This old variety was released by USDA in 1925 and has heavy, vigorous vines that produce high yields of large (8-10 oz.), uniform, globe-shaped fruit. It is one of the first disease-resistant varieties and has good resistance to Verticillium and Fusarium wilts; it served as a source of resistance in Rutgers tomato. Plants are determinate and fruits ripen all at once, making Marglobe a good canning tomato.
Start seeds indoors 6-8 weeks before the last spring frost. Sow seeds 1/4" deep into individual containers filled with seed starting formula, 1-2 seeds per cell. Keep moist and under good quality light. Try placing containers in a southern facing window or under grow lights until seedlings emerge. Warm climate gardeners may direct-sow tomato seeds outdoors if they have 120-150 days of frost-free weather. Sow seeds 30 to 48 inches apart in a row with the rows spaced 48 inches apart. Seedlings emerge in 7-10 days at 70-75 degrees Fahrenheit.
How to Grow
Transplant to individual containers when seedlings have at least 2 pairs of leaves. Before transfer to garden, accustom seedlings to outdoor conditions by moving to a sheltered place outside for a week. Set plants 1 1/2-2 1/2 apart if staked or caged, 3-4 if unstaked, in a sunny area with average soil after all danger of frost. Growing your tomatoes too close together in your home vegetable garden will only increase the chance of disease. Tomatoes are vines and can be planted deep, all the way up to the 2 top-most sets of leaves. Tomato plants need even watering to prevent blossom end rot. Water thoroughly but not too often (twice per week should suffice at first) and try to water early in the day so that plants will dry off before evening. This helps to reduce disease problems. Using drip or soaker hose irrigation is the best idea. Water is used more efficiently this way and the leaves don't get wet. Mulching can help to insure an even supply of moisture is available to the tomato plant. Try putting down a layer of newspaper 5 to 10 sheets thick between the rows (soak the papers in water first, so they won't blow away) and then cover the newspapers with dry grass clippings, bark mulch, etc. Something new in mulches is Burpee's Red Mulch. It's a reflective material that works like black plastic to warm the soil early in the season, and it increases production of top quality early tomatoes. Fertilize when planting and again when first fruits form. If you are training the plants to trellises or stakes, prune the developing plants to keep one or two strong stems. Every week, remove the side shoots that develop from where each leaf meets the main stem. In general, tomatoes will stop producing fruit when temperatures drop below 50°F or rise above 90°F. Tomatoes may be scalded by the sun in too-hot temperatures, when the fruit is not shaded from the direct sun. The fruit needs warmth--not light--to ripen, so you can cover the developing tomatoes with the leaves to shield them. In hot, dry weather, plants may drop their flowers or fruit, but when conditions improve, they generally recover fully.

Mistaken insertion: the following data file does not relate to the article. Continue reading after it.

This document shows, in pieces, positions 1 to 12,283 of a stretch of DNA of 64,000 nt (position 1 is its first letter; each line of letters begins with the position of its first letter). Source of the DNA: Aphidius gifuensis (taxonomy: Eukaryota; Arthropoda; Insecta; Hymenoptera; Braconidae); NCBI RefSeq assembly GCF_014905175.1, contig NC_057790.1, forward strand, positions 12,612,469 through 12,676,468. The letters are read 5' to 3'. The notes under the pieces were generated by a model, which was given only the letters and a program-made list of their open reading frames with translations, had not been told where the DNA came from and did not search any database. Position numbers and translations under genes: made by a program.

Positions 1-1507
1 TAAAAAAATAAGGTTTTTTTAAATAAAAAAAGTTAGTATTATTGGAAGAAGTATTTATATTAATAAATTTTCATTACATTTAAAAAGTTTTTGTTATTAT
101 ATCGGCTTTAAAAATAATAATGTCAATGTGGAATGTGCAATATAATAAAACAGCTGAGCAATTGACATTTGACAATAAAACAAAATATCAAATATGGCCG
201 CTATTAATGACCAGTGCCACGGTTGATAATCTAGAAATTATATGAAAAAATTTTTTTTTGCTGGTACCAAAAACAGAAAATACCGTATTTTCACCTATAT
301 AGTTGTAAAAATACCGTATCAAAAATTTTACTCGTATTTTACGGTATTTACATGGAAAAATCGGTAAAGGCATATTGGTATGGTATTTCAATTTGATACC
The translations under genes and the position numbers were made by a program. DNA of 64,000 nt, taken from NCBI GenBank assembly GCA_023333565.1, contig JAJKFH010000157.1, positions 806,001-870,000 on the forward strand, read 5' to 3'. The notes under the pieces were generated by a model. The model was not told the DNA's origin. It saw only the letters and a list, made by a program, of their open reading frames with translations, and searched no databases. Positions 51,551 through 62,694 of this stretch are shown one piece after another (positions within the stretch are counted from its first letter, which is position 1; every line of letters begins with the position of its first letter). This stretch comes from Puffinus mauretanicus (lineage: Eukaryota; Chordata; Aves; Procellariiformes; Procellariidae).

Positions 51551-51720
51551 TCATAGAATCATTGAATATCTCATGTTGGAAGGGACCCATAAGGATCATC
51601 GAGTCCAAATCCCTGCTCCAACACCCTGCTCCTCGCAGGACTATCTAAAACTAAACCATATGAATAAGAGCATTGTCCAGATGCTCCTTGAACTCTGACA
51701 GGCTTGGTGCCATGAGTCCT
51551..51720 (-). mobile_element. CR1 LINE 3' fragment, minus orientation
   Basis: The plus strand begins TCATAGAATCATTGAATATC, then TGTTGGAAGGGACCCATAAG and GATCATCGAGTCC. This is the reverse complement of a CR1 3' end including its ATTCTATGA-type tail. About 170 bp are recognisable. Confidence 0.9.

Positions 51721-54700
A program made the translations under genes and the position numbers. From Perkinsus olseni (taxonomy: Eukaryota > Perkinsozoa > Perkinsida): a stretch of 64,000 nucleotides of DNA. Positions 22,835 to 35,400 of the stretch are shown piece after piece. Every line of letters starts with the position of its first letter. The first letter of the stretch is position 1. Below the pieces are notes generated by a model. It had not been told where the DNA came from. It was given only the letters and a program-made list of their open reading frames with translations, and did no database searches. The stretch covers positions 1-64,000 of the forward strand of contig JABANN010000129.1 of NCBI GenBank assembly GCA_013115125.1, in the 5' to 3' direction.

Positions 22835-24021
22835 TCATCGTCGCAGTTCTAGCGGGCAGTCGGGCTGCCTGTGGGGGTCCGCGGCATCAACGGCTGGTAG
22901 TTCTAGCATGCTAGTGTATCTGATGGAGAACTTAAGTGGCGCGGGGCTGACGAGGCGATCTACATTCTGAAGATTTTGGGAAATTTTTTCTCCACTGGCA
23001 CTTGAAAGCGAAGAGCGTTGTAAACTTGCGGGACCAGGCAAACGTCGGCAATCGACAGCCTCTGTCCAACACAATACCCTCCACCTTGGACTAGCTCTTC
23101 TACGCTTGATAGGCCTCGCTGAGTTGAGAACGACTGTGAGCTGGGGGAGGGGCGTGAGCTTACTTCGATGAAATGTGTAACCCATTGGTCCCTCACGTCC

Determinate tomato plants ripen a heavy crop over a few weeks. Indeterminate varieties bear fruit continuously till frost. Remember that the days to harvest refers to the time from setting out transplants in the garden. Pick tomatoes when they are as ripe as possible--they should be fully colored and firm and pick regularly to avoid overloading plants. When you know there will be a frost, pick all the almost-ripe tomatoes you can, and ripen them in brown bags or spread on newspapers at room temperature. Many cultivars will store for months. Store only sound fruit, at 50-60°F. The foliage of tomatoes is toxic and should not be eaten. Tomato fruits are enjoyed in many cooked dishes as a flavoring. Use them to make soups, sauces, stews, ketchup, paste, juice, quiche, and pies. Add them to curries, casseroles, and chutney. Tomato & vegetable blossom set spray speeds harvest and increases yields. All-natural, ready to use spray-on has Biological Grow Power to promote blossom set and fruit development. Nearly every blossom will produce faster, larger, meatier fruit - ripening up to 3 weeks earlier!